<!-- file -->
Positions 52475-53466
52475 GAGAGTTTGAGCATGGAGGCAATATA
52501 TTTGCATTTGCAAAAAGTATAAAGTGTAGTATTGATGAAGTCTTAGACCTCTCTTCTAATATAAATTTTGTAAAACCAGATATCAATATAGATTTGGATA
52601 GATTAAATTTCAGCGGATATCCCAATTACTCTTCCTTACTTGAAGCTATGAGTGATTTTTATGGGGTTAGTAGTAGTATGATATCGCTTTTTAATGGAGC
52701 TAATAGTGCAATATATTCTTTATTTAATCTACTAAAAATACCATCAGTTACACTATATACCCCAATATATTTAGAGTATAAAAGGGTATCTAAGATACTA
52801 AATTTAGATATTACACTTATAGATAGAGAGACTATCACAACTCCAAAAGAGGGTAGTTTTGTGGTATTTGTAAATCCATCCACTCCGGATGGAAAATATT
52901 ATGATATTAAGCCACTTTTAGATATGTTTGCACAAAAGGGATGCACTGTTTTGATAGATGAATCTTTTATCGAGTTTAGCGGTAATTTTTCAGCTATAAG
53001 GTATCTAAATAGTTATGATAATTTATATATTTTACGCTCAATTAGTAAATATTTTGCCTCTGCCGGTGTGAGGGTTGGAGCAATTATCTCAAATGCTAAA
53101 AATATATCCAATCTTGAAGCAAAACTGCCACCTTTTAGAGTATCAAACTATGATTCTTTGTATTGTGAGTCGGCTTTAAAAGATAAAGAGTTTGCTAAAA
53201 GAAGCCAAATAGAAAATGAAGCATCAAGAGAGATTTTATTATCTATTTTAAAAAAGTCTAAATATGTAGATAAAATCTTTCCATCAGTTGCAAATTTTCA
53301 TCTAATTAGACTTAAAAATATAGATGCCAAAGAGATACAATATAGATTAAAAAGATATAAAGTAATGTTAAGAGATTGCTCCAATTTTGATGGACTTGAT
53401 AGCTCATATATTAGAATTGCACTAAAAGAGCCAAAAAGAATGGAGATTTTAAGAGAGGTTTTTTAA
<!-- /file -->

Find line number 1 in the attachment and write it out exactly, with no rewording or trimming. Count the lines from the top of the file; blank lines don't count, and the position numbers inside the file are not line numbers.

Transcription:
Positions 52475-53466